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Admissions Undergrad college admissions - are they as ridiculous as they seem?

  1. Oct 13, 2011 #1
    Over the past few months, I've been looking into applying to college in the US. I've been reading up on stuff on the internet, asking a couple of questions on the forums here and also been on CollegeConfidential a few times. A huge portion of the applicants there sound like they've totally lost it and go nuts with their "chance" threads. I see things like "chance me and I'll chance you back!" being thrown around various threads. How is that even allowed? I don't think I've seen anything as annoying as that.

    I doubt that kind of behaviour is common only on College Confidential. I've seen whole books solely about college admissions (A is for Admissions springs to mind), when I was looking for SAT books on Amazon.

    Also, what is the big deal about extra curricular activities? Who cares if you've logged 76.4645 hours of community service. Apparently an admissions committee wants to know what kind of person the applicant is - does "x hours doing y thing" explain all of that? I find listing every other activity one has undertaken to be atrocious, to say the least. If one of the activities I engaged in, had a profound effect on me, I'll write down on an essay. Else, why should you care whether I do pottery or clean the streets in my free time?! On that note, anyone can *lie* about doing these things. How would they know? Sure, people are going to bring up the Adam Wheeler example but his lies were...http://www.huffingtonpost.com/2010/05/18/adam-wheeler-resume_n_580523.html".

    Reading through posts on a couple of forums, I often see applicants thinking that writing a heart wrenching essay is somehow going to win over the admissions committee. Now why would anyone want to lie so they come across as one of those "abandoned crying puppies" you see in cartoons?! It's crazy. Even then, why would anyone want an emo kid who'd go even more emo when they can't maintain that 4.0 in their school...?

    I can totally get being concerned about where one is going to end up for college - after all, it's four years of one's life that's going to be spent there. But this...damn, does that suck. Anyway, I hope that things aren't like that everywhere and that my opinion is what it is because of my limited exposure to US-college applicants.

    Last edited by a moderator: May 5, 2017
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  3. Oct 13, 2011 #2


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    It is vitally important to name all activities and interests you do. The world is not as simple (unfortunately) as getting the grades and writing to show you have the attitude to go with them. The reality is that someone who considers applications or an employer will always get hundreds and hundreds of people with the right grades and right attitude. How do they pick between?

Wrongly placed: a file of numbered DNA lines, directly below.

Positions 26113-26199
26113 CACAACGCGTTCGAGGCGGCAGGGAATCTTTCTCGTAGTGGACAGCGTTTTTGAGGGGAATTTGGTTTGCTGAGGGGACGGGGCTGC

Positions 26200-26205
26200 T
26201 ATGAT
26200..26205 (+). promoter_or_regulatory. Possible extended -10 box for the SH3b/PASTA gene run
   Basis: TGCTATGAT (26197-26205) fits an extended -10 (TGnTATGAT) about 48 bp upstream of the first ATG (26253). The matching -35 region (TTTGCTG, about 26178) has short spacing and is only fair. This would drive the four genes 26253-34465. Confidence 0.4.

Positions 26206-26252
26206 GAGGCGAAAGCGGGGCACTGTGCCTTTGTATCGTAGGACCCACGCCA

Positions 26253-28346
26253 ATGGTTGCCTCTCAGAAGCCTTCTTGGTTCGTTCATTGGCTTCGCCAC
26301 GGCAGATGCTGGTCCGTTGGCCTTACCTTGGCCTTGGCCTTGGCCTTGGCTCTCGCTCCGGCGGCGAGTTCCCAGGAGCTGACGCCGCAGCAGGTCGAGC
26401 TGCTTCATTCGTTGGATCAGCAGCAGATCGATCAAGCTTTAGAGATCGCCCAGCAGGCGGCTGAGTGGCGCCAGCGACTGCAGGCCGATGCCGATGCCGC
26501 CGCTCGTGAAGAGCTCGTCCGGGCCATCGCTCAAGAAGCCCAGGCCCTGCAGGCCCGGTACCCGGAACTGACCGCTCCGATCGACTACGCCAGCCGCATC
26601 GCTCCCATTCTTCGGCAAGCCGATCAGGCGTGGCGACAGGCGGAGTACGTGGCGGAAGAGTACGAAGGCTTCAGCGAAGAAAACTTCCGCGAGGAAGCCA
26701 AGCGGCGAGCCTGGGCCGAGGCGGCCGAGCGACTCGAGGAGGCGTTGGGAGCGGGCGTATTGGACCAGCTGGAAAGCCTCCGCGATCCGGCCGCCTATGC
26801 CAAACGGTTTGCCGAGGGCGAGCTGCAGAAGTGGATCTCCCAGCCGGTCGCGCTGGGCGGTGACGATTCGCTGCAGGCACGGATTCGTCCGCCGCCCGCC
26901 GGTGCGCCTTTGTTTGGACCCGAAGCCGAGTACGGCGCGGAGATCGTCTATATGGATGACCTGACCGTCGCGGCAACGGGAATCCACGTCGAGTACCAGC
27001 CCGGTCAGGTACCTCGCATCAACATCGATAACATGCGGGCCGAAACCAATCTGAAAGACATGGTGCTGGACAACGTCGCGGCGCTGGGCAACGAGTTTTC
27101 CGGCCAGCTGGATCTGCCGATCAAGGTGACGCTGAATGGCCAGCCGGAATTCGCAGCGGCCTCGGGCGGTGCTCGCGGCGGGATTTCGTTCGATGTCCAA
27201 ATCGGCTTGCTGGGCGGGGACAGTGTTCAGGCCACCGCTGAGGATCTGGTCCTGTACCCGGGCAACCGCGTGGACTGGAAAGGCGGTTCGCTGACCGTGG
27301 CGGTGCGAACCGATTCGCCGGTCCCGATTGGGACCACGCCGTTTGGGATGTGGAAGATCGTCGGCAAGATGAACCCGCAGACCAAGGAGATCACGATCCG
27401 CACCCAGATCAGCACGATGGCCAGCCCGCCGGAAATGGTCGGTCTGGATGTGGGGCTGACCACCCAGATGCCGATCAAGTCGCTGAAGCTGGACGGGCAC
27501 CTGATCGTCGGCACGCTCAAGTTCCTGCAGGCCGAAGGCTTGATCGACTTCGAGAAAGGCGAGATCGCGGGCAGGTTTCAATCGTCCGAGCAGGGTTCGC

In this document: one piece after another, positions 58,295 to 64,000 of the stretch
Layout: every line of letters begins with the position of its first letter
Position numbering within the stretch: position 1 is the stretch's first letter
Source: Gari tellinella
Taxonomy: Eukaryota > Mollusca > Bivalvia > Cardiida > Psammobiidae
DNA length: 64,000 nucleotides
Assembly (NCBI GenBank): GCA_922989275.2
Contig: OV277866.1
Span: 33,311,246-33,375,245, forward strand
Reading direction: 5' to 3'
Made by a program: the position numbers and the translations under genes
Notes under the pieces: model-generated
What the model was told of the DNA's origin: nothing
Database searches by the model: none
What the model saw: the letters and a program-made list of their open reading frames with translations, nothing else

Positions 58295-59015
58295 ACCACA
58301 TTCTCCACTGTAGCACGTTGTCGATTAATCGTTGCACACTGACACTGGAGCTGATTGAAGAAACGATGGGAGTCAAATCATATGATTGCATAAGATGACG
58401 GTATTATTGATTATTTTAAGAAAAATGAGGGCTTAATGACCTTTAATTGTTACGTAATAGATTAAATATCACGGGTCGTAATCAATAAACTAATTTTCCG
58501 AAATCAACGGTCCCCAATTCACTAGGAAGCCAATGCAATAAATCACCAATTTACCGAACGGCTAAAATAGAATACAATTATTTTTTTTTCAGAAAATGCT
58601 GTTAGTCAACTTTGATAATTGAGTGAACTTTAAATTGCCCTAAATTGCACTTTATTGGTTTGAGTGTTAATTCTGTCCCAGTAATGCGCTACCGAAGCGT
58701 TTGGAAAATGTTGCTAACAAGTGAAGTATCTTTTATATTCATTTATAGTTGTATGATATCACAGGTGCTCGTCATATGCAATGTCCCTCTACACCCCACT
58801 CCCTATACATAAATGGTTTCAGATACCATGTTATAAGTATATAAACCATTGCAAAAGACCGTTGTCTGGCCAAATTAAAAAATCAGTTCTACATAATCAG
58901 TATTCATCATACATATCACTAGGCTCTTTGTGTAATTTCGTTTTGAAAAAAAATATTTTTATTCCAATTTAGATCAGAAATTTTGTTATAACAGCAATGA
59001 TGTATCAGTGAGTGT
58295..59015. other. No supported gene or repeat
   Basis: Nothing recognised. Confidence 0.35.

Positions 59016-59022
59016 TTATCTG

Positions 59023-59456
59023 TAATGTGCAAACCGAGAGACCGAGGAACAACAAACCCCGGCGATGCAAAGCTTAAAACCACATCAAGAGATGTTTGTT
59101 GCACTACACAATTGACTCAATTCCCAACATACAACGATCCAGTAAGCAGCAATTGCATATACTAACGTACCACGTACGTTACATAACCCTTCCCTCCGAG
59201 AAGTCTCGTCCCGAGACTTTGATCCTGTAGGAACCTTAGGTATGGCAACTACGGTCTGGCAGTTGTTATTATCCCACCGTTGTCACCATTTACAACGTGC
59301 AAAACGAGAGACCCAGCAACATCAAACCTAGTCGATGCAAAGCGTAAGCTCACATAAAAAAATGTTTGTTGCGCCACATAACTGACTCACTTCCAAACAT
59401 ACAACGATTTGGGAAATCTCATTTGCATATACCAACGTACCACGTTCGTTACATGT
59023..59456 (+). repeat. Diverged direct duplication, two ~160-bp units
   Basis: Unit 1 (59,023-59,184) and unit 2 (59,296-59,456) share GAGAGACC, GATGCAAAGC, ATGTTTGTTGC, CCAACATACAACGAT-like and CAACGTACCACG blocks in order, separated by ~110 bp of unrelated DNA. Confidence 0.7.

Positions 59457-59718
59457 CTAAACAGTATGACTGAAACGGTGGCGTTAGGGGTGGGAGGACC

When I got an interview for my undergrad one of the reasons was apparently because I'd done a philosophy module at school that the interviewer had once done as well and we chatted about that for a long time. A friend of mine recently got a PhD position and was told that one of this attractive things about his CV is that he's an avid rock climber. I know it sounds bad but the world really does work this way. An employer or university admissions have to differentiate between the mountains of applicants to decide who get's an interview or get's in. After you filter down to just the people who have the grades and the attitude how do you do it then? Anything that's slightly different to everyone else (which can be from mentioning you teach pottery to having a black border around your CV) has a chance of getting you remembered and gives you an edge. Hell a friend of mine was really struggling to find a job until this summer she spent a week turning her CV into an intricate one page Venn diagram. It got her really noticed and the interview offers flooded in.
  4. Oct 13, 2011 #3


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    For better or worse, colleges and universities in the US have developed and evolved such that they are not simply about academic training in one focused area. They're also about "education for life in the outside world."

    First, we have the concept of "liberal arts" education in which students are exposed to a wide variety of subjects in addition to the one that they are "majoring" in.

    Second, we have the concept of colleges and universities being diverse "communities" in which students get practice in working with people who don't share their major interests. This leads to all the non-academic activities like sports, student government, community-service activities etc. It also explains why students are admitted not only on the basis of purely academic considerations (how well they did on the SAT etc.) but also on evidence that they can "contribute" something to the campus community because of their background, interests and experiences.

    I think this is partly explained by the fact that many colleges and universities in the US developed in the 1800s in rural areas and small cities that couldn't provide "extracurricular activities" for students. The colleges had to provide those activities in order to attract students and make life more bearable. Students and parents came to expect these things as part of the normal "college experience" even though the surrounding communities can now provide more opportunities.

    Also, colleges and universities depend financially on contributions from graduates. This is true not only for private institutions, but also for state-supported ones especially now when state budgets are being cut back. Most graduates tend to remember extra-curricular activities more fondly than their academic experiences. It's easier to raise money for a new football stadium than for a new science building.